After averting the fiscal cliff by reaching a deal with Republican leaders on New Year’s Eve, President Obama appears set to wade into a new fight with Congress next week by nominating former Nebraska GOP senator Chuck Hagel to be the next secretary of defense.
Key Democrats working closely on the nomination process tell The Daily Beast that the president is expected to announce the Hagel selection Monday or Tuesday. These sources also say Obama did not decide on Hagel until this week, after weighing Ash Carter, the current deputy secretary of defense, and Michèle Flournoy, a former No. 3 at the Pentagon, for the job.
When Hagel’s name first floated last month as a possible successor to Leon Panetta at the Pentagon, it drew scrutiny from former Senate Republican colleagues like Lindsey Graham, and even some Democrats like Eliot Engel, a House representative from New York who is the most senior Democrat on the House Foreign Affairs Committee.
Sen. John Cornyn, a Republican from Texas, told The Daily Beast Friday, “Chuck Hagel’s opposition to Iranian sanctions and support for direct, unconditional talks with its leaders is both at odds with current U.S. policy and a threat to global security. To make matters worse, he has called for direct negotiations with Hamas. The worst possible message we could send to our friend Israel and the rest of our allies in the Middle East is Chuck Hagel.”
But Hagel has also attracted support from journalists, pundits, and former national-security officials known for their activism against what they perceive to be a vast pro-Israel lobby. In addition, a Washington lobbying firm, the Podesta Group, has started a $35,000 advocacy campaign for the former Nebraska lawmaker, according to Foreign Policy magazine.
The case for Hagel is that he is a combat veteran who won a Purple Heart while serving in Vietnam. The next secretary of defense will preside over a period of budget austerity when the military will transform from a force capable of waging two land wars at once to a stealth military capable of counterterrorism missions.
Steve Clemons, a senior fellow at the New America Foundation and friend of Hagel’s, said, “I think the fundamental issue is the White House has a number of compelling candidates that it could have chosen, that it has elected to bring someone who is the first combat veteran in over 30 years to head the Pentagon.”
While Hagel has a reservoir of support from elite journalists, foreign-policy intellectuals, and former government officials, he is not beloved by many other interest groups, including the pro-Israel lobby, the gay-equality lobby, and even Armenian-Americans.
The result has been an intense battle over Hagel even before any nomination has been announced. The ex-senator’s supporters have decried what they say is a smear campaign orchestrated by the likes of William Kristol, the editor of The Weekly Standard, and Josh Block, the head of the Israel Project, a pro-Israel nonprofit. Hagel’s critics say his defenders have not addressed concerns raised about the man’s record as a senator that suggest he holds positions out of sync with Obama on issues like Iran and Hamas.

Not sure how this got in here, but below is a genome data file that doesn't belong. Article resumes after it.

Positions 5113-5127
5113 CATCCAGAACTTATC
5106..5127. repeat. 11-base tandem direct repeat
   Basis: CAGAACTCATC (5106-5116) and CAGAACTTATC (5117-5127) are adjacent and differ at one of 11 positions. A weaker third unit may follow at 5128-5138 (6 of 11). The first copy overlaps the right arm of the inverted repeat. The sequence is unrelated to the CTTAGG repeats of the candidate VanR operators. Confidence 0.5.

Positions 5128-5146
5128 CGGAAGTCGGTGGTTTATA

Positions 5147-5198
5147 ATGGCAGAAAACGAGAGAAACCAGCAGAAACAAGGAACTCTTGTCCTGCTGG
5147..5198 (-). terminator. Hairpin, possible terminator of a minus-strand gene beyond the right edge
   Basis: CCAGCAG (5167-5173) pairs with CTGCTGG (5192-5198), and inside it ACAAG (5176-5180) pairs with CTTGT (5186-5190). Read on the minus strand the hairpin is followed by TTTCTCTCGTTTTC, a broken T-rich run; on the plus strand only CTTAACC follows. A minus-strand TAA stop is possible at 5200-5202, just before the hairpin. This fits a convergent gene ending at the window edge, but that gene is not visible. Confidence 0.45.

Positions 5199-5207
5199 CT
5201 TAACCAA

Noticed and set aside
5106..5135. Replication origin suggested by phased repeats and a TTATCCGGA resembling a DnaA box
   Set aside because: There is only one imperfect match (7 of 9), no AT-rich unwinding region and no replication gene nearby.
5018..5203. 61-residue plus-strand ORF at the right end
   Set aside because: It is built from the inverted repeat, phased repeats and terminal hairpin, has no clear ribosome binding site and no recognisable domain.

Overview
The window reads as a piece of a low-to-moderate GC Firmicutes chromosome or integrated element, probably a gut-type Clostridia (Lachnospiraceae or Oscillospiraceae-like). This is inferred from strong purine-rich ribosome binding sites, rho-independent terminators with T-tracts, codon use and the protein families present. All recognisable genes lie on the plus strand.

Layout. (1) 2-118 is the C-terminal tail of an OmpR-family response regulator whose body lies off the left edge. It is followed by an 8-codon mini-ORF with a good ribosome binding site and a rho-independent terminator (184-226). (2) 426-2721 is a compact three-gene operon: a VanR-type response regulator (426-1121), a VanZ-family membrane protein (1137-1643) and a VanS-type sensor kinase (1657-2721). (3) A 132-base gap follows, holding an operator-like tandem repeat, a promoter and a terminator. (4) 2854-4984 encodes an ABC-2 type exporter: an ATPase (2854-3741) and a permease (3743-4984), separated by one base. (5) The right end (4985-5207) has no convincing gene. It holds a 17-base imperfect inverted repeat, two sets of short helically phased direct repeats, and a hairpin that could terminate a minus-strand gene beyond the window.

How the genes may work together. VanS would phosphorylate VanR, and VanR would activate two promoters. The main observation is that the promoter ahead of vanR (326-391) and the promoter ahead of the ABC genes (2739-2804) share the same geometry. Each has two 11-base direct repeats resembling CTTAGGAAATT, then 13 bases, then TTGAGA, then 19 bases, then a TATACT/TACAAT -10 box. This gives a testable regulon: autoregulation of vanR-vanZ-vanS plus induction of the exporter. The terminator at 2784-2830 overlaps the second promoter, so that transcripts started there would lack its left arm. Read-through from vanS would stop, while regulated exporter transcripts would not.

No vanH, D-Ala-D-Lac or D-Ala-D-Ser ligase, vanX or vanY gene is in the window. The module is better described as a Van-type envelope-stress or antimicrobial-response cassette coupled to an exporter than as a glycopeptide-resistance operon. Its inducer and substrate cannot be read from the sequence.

Hagel's biggest opposition will come from those concerned with his views on Middle East relations.
When he was a senator, Hagel often made it a point to not sign letters circulated by the American Israel Public Affairs Committee. He voted against resolutions proposing sanctions against Iran and designating Iran’s Revolutionary Guard Corps as a terrorist group. In 2009, when he was out of office, Hagel signed a letter urging the Obama administration to encourage the Palestinian Authority to form a unity government with Hamas, an organization that calls for the destruction of Israel in its charter.
The ex-senator’s supporters have decried what they say is a smear campaign orchestrated by the likes of William Kristol, the editor of The Weekly Standard, and Josh Block, the head of the Israel Project, a pro-Israel nonprofit.
One Democratic Party official working on the nomination said any discrepancies between Hagel’s positions as a senator more than four years ago and the president’s will be handled in the confirmation process. “The president has made crystal clear what his policies are on issues like Iran and Israel, and Senator Hagel will of course have a chance to discuss those issues in a confirmation hearing,” this person said.
Clemons said he expects Hagel will meet with members of the pro-Israel and gay-equality communities to address concerns these groups have had about him. Overall, Clemons said he is pleased Obama is going with Hagel. “This shows a maturity and resolve of the president to pick someone based on core rationale as opposed to blowing with the winds,” he said. “The fact that Obama is willing to take on some of the communities that have expressed concern shows the president is maturing and becoming more self-confident in his national-security and foreign-policy vision.”
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